Survivors and law enforcement alike would like to do away with a statute of limitations stopping most prosecutions of rapes 15 years or more after the date of the crime. Lawmakers are right now debating a bill that would end that prosecutorial cliff in instances when there is DNA evidence. The legislation was up for a hearing before the Joint Committee on the Judiciary yesterday, reports Karen Anderson and Kevin Rothstein for WCVB. North Attleborough Rep. Adam Scanlon, who is a co-sponsor of the bill, said the policy would bring Massachusetts in line with the 35 other states that either don’t have a statute of limitation for prosecuting rape or don’t have one with the DNA present.
John Hancock’s post-Red Sox, post-marathon identity
Hub insurance giant John Hancock last year ended two major and high-profile local sponsorships with the Boston Marathon and the Boston Red Sox. Now, the company is focusing on different local partnerships that don’t have to do with sports, but rather, something more aligned with its services — health and longevity, reports Meera Raman for The Boston Business Journal.
Boston mayor would block police union agreement if reforms not approved
Ongoing negotiations between the Boston Police Patrolmen’s Association and the city are “firmly” in the arbitration process after long-running talks got the two sides nowhere, Mayor Michelle Wu said yesterday on GBH’s “Boston Public Radio.” Once the arbitrators issue an award the final step is to submit it to the city council. But if arbitrators come back with a plan that doesn’t include reforms Wu is seeking and that the union has resisted around sufficient family time off, officer health and well-being, detail work and the disciplinary system, Wu said they could theoretically block the contract.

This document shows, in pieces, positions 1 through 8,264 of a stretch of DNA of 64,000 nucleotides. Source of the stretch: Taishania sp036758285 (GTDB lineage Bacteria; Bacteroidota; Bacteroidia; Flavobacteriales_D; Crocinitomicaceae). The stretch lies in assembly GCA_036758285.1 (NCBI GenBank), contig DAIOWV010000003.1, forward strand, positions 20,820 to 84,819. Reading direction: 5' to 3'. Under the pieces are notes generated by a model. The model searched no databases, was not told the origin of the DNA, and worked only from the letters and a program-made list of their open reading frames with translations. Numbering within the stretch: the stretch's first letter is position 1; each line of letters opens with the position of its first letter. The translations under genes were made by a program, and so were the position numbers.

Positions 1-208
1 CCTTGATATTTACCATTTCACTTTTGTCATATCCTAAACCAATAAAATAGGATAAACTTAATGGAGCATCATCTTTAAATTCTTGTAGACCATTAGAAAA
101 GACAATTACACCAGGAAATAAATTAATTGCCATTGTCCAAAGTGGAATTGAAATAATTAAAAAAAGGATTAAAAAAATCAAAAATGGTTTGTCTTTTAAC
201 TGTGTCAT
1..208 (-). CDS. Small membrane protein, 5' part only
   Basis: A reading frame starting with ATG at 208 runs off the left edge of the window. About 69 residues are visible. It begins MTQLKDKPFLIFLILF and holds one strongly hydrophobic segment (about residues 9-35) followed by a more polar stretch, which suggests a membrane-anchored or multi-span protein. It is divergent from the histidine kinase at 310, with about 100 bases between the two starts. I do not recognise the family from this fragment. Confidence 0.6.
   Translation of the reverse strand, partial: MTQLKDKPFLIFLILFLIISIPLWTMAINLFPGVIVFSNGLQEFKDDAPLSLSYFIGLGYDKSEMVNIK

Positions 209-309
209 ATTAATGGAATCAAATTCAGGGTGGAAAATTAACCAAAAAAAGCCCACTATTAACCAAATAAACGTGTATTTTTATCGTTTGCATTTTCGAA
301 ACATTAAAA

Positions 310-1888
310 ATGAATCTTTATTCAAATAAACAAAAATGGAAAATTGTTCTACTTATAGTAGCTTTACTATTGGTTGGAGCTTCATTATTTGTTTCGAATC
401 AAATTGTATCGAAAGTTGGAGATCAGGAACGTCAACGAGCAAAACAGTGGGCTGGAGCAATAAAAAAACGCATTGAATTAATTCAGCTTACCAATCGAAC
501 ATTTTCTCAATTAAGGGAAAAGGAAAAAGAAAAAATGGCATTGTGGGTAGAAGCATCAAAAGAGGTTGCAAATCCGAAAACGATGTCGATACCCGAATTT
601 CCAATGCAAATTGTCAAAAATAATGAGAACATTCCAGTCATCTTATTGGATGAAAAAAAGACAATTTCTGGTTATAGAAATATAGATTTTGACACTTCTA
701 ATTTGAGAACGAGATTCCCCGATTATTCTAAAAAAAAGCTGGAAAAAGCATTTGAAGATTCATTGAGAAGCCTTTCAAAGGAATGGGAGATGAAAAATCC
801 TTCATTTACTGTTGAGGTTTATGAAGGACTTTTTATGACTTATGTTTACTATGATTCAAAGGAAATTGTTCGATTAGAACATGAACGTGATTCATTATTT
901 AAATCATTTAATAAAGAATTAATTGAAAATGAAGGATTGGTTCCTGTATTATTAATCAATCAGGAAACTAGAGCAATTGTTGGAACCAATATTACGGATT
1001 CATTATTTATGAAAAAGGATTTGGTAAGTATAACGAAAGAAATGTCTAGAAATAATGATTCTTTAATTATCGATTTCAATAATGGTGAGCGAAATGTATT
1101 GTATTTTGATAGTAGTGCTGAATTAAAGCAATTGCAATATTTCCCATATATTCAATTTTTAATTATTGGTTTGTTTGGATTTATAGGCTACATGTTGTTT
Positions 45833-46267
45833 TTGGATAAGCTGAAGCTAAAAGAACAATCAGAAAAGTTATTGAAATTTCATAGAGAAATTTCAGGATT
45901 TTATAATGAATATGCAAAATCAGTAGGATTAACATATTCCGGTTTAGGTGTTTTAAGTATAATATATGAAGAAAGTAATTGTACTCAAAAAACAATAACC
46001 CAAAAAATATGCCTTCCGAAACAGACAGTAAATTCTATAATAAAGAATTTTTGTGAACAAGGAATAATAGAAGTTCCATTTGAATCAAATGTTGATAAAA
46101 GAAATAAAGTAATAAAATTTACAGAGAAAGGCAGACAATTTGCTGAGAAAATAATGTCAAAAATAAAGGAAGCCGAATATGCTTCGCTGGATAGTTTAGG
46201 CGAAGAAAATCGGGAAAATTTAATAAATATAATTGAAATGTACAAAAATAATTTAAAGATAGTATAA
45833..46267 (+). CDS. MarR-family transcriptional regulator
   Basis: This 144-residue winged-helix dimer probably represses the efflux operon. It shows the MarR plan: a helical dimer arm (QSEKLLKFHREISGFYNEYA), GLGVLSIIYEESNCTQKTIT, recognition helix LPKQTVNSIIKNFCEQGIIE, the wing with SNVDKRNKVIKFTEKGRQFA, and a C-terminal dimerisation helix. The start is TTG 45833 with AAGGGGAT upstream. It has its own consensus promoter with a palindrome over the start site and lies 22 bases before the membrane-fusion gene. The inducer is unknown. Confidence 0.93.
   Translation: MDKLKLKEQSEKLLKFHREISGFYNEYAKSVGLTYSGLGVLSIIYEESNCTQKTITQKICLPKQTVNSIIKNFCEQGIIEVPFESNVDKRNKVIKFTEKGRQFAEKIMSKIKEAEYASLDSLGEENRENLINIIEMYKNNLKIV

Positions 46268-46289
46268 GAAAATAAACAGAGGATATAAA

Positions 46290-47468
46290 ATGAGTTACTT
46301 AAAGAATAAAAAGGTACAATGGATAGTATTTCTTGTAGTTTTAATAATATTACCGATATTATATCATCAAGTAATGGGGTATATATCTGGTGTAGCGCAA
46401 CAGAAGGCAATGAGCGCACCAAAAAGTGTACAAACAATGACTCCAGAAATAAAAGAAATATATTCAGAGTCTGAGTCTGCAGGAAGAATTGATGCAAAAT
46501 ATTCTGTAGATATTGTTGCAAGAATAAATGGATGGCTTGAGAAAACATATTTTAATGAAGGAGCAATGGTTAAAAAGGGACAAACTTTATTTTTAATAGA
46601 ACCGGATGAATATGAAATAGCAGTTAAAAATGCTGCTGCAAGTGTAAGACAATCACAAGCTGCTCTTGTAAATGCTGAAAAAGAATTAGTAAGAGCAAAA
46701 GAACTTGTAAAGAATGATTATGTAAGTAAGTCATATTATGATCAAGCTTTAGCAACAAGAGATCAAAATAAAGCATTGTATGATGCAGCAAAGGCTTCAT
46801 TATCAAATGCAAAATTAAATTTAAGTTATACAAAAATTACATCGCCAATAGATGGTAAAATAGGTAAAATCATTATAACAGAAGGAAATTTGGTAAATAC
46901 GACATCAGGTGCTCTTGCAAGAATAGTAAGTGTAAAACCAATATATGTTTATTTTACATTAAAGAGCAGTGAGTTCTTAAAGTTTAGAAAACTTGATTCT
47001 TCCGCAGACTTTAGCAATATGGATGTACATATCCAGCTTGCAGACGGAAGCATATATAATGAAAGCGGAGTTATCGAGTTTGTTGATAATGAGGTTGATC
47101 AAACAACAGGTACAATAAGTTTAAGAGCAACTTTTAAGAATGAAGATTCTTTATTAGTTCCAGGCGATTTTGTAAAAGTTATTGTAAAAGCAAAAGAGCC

Billerica will fly ‘pro-life’ flag
With the threat of a First Amendment lawsuit in the air, the Billerica Select Board has voted to fly a flag representing the pro-life community over the town’s library for two weeks next month. The 4-1 vote in favor of raising the flag came after the plaintiff who successfully sued the city of Boston in a case ultimately decided by the U.S. Supreme Court made it clear the city could face a similar fate because of the town’s lack of a formal fly-flagging policy.
Hurricane Lee impact still uncertain in New England where Maine coast now in potential path
Hurricane Lee is continuing its charge over the Atlantic, a Category 3 storm as of Tuesday. It is still uncertain if the storm will impact the New England coast, but part of the Maine coastline is in the forecast cone, WCVB’s Storm Team 5 reports. As of Tuesday at 11 p.m., Lee had winds of up to 115 mph and was moving northwest at 7 mph. The storm is expected to turn north, passing between the East Coast and Bermuda.
Just in case: SouthCoast, Cape prep for Hurricane Lee impacts
Boats are being pulled from the water and emergency plans activated as New Bedford, Fall River and other SouthCoast communities prepared for the wind and rain from Hurricane Lee, which is now forecast to pass just off the coast this Saturday.
MetroWest nurses move to join statewide union
Nurses at MetroWest Medical Center have notified the National Labor Relations Board they will try to trigger an election to join the Massachusetts Nurses Association. Nurses who rallied Tuesday to announce the move say it is necessary to address poor working conditions.